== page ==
The early Guild Jetstar Bass is one of the rarer and more unusual basses built by the Guild company during their Hoboken, NJ years. Guild was much more of a guitar company to start with - and the semi-hollow Guild Starfire bass was by far the predominant 4-string product during the 1960s.
Its difficult to tell how many Jetstar basses were actually built by Guild, but the numbers were not very large. Using Guild's serial number system and company records, it appears that there were 243 Jetstar Basses built between 1965 and 1967 - with serial numbers ranging between SD 101 and SD 243. There probably were some additional Jetstar Basses built in 1964 and early 1965 under an older Guild serial number system, but there is no way to break out how many from Guild's production records from that period. Does anybody out there have a Jetstar Bass with a non- SD serial number ?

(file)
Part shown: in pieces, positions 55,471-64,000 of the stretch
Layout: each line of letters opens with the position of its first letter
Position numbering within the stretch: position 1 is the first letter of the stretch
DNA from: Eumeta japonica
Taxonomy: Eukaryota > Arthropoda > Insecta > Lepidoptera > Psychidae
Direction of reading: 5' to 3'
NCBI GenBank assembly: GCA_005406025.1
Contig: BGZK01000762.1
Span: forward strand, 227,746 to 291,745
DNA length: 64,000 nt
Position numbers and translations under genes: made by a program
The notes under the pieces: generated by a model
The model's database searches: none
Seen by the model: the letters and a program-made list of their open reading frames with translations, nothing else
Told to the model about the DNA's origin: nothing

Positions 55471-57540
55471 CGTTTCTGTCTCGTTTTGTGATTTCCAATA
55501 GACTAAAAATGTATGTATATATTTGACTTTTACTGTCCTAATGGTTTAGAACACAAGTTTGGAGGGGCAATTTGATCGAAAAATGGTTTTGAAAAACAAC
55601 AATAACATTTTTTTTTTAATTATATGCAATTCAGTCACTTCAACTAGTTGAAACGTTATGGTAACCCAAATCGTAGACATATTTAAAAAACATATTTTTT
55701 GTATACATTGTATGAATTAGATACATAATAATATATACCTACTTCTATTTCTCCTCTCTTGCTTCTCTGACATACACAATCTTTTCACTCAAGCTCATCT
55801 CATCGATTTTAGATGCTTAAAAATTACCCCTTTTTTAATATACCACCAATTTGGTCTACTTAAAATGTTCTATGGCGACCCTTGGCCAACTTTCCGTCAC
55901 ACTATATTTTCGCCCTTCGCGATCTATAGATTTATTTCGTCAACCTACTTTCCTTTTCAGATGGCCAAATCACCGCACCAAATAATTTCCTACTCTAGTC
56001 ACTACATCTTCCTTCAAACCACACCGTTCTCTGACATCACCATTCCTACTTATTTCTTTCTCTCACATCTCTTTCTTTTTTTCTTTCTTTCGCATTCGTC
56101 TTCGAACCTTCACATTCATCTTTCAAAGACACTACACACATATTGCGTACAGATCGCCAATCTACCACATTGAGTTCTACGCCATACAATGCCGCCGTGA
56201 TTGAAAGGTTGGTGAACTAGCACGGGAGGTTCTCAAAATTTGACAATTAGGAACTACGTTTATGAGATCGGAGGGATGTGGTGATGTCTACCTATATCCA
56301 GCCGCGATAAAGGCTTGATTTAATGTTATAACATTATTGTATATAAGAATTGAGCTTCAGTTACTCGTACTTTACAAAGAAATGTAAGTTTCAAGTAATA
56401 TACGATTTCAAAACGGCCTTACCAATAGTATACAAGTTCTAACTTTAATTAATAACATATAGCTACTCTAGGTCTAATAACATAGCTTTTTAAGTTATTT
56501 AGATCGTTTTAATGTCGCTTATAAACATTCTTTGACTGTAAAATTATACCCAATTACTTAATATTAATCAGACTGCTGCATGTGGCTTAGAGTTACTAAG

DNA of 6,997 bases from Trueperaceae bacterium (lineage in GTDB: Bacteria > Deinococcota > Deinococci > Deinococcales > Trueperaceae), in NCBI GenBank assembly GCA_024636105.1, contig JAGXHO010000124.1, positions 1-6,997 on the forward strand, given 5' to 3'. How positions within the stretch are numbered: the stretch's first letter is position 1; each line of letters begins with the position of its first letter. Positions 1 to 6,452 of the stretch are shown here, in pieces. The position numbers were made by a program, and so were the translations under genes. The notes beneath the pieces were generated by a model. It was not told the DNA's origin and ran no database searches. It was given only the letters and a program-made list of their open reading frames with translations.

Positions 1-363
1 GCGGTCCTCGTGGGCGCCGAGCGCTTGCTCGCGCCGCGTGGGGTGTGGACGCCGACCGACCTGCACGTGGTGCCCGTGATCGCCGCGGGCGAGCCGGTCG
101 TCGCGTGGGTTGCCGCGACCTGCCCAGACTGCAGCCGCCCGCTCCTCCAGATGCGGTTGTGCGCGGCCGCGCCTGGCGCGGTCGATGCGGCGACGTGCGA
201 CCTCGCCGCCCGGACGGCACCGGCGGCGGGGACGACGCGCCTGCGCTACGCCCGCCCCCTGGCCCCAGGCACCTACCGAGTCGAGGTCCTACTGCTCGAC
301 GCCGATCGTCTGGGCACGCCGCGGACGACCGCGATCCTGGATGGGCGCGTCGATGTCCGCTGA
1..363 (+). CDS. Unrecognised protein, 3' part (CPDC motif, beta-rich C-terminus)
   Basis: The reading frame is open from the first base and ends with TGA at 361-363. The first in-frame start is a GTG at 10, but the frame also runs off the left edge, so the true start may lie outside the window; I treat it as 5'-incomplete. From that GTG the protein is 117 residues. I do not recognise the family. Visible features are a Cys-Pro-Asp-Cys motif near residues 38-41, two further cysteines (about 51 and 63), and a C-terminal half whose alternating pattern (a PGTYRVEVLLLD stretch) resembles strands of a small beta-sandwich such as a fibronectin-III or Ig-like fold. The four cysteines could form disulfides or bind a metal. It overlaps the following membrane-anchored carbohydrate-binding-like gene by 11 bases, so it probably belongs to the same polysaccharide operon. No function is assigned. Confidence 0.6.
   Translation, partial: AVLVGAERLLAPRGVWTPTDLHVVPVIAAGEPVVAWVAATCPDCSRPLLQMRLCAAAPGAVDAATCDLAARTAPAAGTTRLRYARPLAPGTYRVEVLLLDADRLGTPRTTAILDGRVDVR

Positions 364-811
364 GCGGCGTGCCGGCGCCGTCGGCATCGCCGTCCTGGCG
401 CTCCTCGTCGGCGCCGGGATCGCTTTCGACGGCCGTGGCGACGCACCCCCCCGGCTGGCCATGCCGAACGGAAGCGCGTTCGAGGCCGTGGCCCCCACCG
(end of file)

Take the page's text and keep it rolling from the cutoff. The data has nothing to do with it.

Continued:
The initial Jetstar Bass built between 1964 and 1965 had an asymmetric headstock with a 2 X 2 tuner configuration. A similar headstock was used on the Guild S-50, S-100 and S-200 guitars. This bass was also fitted with the large Hagstrom BiSonic pickup, as used on the Guild Starfire basses. It doesn't appear that very many examples of this style were built - probably less than 100 and maybe as few as 8. I have never seen one in person, though I do recall seeing a video by the band Cibo Mato where Sean Lennon (John's son) was playing one.
Below is a copy of Guild literature depicting the early model Jet-Star Bass
And here is a picture of the Jet-Star with serial # SD-101 from my buddy Joe O'Quinn - this bass has had the original Hagstrom Bi-Sonic pickup, knobs, Van Ghent/Hagstrom bridge replaced - but the sunburst finish appears to be entirely original.
Just needs a Hammon "Darkstar" pickup and some reissue Guild parts to set it right !!